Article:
These horrors have a palpable, almost metaphysical presence in the world. And the post-Protestants believe the best way to know themselves as moral is to define themselves in opposition to such bigotry and oppression— understanding good and evil not primarily in terms of personal behavior but as states of mind about the social condition. Sin, in other words, appears as a social fact, and the redeemed personality becomes confident of its own salvation by being aware of that fact. By knowing about, and rejecting, the evil that darkens society.

    The desire to be redeemed from sin (redefined as a social fact) identifies the post-Protestants as children of the Puritans. That insight is what makes his new book a new and invaluable contribution to our understanding of America’s frame of mind. Just what is a secular religion, and how does it shape the spiritual lives of its adherents? Bottum deftly peels the layers off the onion of liberal thinking to reveal its Protestant provenance and inherited religious sensibility. The Mainline Protestantism that once bestrode American public life never died, but metamorphosed into a secular doctrine of redemption. And that was made possible by the conversion of sin from a personal to a social fact in Walter Rauschenberg’s version of the social gospel. Bottum writes, “The new elite class of America is the old one: America’s Mainline Protestant Christians, in both the glory and the annoyingness of their moral confidence and spiritual certainty. They just stripped out the Christianity along the way.” By redefining sin as social sin, Rauschenberg raised up a new Satan and a new vocabulary of redemption from his snares. According to Bottum, his “central demand is to see social evil as really existing evil— a supernatural force of dark magic.” Jesus, Rauschenbusch wrote, “did in a very real sense bear the weight of the public sins of organized society, and they in turn are causally connected with all private sins.”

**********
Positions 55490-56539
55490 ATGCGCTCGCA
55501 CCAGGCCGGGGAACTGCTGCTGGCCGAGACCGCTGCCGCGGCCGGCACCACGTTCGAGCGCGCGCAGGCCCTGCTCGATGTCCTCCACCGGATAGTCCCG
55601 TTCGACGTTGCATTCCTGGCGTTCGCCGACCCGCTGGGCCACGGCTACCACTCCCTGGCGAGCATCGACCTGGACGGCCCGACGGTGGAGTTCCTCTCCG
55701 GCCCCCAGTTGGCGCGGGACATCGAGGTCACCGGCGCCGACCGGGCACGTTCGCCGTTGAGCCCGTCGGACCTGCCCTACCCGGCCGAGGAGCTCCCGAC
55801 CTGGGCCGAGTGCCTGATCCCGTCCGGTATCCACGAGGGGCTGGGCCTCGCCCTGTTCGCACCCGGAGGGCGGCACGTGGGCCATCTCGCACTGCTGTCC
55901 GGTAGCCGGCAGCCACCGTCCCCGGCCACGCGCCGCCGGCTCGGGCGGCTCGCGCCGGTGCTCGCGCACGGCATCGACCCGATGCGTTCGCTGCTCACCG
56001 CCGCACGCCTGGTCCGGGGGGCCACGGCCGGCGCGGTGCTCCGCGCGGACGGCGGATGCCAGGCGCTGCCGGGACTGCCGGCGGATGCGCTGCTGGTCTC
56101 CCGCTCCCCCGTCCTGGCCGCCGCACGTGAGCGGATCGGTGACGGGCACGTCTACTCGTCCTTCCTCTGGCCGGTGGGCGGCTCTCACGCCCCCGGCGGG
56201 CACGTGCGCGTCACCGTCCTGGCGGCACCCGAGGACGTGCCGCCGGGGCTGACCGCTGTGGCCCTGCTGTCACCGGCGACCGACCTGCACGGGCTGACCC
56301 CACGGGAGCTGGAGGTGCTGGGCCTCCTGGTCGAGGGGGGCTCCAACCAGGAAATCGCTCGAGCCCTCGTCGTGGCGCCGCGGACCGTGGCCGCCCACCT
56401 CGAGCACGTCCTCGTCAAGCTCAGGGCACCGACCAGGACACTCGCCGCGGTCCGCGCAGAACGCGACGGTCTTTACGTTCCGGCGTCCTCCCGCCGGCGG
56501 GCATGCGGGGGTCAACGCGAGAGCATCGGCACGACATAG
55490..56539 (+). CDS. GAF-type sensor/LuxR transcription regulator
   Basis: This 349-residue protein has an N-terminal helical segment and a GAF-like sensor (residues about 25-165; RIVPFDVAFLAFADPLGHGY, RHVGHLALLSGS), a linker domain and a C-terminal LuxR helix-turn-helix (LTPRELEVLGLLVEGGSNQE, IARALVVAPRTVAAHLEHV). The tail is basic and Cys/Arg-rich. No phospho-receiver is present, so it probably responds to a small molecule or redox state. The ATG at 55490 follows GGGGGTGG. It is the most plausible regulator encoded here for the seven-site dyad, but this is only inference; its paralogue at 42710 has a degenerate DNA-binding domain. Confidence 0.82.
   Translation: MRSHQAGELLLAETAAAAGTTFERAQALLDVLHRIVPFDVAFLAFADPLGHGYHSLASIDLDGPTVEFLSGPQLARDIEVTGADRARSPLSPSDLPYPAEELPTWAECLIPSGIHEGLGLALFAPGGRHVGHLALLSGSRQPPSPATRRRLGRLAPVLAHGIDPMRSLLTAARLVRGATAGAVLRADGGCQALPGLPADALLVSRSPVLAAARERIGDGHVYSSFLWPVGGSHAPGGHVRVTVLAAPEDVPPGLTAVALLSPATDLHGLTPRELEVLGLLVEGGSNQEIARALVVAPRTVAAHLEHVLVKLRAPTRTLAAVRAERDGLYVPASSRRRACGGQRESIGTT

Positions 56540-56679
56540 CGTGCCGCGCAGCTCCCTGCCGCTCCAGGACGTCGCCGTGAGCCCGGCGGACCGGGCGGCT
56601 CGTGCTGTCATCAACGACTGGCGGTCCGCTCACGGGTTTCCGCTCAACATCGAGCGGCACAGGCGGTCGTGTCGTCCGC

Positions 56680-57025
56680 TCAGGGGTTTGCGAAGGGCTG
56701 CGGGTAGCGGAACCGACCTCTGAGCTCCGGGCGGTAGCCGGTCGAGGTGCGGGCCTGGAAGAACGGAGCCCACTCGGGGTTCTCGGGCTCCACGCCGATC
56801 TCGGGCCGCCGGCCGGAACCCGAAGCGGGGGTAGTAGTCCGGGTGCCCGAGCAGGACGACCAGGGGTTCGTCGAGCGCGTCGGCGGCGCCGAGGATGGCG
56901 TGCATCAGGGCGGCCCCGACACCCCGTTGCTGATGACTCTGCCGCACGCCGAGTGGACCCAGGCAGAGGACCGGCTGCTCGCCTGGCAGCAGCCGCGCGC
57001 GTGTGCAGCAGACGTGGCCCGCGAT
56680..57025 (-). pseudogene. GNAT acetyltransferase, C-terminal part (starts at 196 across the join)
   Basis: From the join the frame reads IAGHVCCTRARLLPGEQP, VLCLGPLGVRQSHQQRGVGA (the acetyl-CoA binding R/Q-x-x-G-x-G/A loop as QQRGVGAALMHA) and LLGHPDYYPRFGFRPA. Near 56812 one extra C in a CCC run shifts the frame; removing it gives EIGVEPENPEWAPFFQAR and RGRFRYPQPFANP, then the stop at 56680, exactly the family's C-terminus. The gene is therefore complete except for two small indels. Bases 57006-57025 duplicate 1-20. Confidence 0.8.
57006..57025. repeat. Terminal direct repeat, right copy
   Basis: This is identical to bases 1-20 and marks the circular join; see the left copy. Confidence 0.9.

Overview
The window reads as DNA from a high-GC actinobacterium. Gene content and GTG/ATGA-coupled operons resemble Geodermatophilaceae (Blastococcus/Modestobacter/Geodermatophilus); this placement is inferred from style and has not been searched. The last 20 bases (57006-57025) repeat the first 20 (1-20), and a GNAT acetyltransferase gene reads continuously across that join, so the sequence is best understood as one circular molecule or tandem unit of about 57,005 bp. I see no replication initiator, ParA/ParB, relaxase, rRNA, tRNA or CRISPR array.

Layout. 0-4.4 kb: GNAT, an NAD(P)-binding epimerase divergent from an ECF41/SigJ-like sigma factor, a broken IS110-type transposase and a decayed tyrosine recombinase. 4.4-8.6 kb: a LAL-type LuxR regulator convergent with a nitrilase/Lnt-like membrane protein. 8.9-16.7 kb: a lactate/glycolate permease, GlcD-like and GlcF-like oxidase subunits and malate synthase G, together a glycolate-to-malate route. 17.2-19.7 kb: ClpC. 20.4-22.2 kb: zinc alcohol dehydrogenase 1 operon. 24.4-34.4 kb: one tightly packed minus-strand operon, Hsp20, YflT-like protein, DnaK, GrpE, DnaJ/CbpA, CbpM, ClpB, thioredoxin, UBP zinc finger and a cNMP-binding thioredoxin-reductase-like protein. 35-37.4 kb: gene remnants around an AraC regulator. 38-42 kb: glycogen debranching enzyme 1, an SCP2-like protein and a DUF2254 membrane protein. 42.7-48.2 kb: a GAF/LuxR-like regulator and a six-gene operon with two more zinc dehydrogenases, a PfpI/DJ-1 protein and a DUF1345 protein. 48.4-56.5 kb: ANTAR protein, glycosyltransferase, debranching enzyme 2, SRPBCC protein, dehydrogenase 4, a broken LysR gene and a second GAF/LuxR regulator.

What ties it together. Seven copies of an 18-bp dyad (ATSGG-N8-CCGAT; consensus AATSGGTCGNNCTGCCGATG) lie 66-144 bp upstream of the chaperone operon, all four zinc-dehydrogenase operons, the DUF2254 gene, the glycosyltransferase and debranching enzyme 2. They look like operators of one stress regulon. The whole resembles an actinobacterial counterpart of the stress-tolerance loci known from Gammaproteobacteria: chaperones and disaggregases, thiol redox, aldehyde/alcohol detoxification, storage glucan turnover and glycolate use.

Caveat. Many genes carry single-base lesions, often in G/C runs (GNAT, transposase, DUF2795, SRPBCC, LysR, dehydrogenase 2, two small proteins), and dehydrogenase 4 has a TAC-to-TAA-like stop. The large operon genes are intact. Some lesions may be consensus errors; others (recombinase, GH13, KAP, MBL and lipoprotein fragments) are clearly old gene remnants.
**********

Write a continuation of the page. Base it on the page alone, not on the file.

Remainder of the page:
23. “I think we should focus on evangelizing hot babes.”
    .
    Don’t sell yourself short,CatholicsRock! Why not evangelize the red hot mamas and their shot gun daddies.

  24. “”By redefining sin as social sin, Rauschenberg raised up a new Satan and a new vocabulary of redemption from his snares. According to Bottum, his “central demand is to see social evil as really existing evil— a supernatural force of dark magic.” Jesus, Rauschenbusch wrote, “did in a very real sense bear the weight of the public sins of organized society, and they in turn are causally connected with all private sins.” ”
    .
    Jesus did not die for Satan, nor did Jesus come for Satan. Jesus came and died as the Son of Man. for each individual as though that individual person was the only individual person ever created.

  25. Ernst Schreiber
    Thank you for that quotation from David Goldman.
    It recalls a common theme of the New right in France, where Alain de Benoist has pointed out the Christian roots of liberalism. “ In most respects, it represents a secularization of ideas and perspectives borrowed from Christian metaphysics, which spread into secular life following a rejection of any transcendent dimension. Actually, one finds in Christianity the seeds of the great mutations that gave birth to the secular ideologies of the first post-revolutionary era. Individualism was already present in the notion of individual salvation and of an intimate and privileged relation between an individual and God that surpasses any relation on earth. Egalitarianism is rooted in the idea that redemption is equally available to all mankind, since all are endowed with an individual soul whose absolute value is shared by all humanity. Progressivism is born of the idea that history has an absolute beginning and a necessary end, and that it unfolds globally according to a divine plan. Finally, universalism is the natural expression of a religion that claims to manifest a revealed truth which, valid for all men, summons them to conversion. Modern political life itself is founded on secularized theological concepts. Reduced to an opinion among others, today Christianity has unwittingly become the victim of the movement it started. In the history of the West, it became the religion of the way out of religion.”
    It is worth noting that the elements that he identifies are precisely those stressed by Protestantism (especially in its Puritan or Calvinist forms), where they are not balanced by the ecclesial, sacramental and hierarchical elements that are central to Catholicism.

  26. While I understand that many people who are hoping for a change in Church teaching on the moral issues will never agree with Church teachings on these issues, I think that many who get their information from the popular culture and mainstream media may be willing to rethink their positions based on the actual teachings of the Church and the reasoning behind these teachings. We seldom if ever hear preaching from the pulpit on these issues–the result has been that the culture frames (and distorts) the debate. All we hear is that Church teaching amounts to a “war on women” and other such nonsense. Perhaps people who listen to Pope Francis and search a little deeper into Church teaching may be converted or brought back into the fold.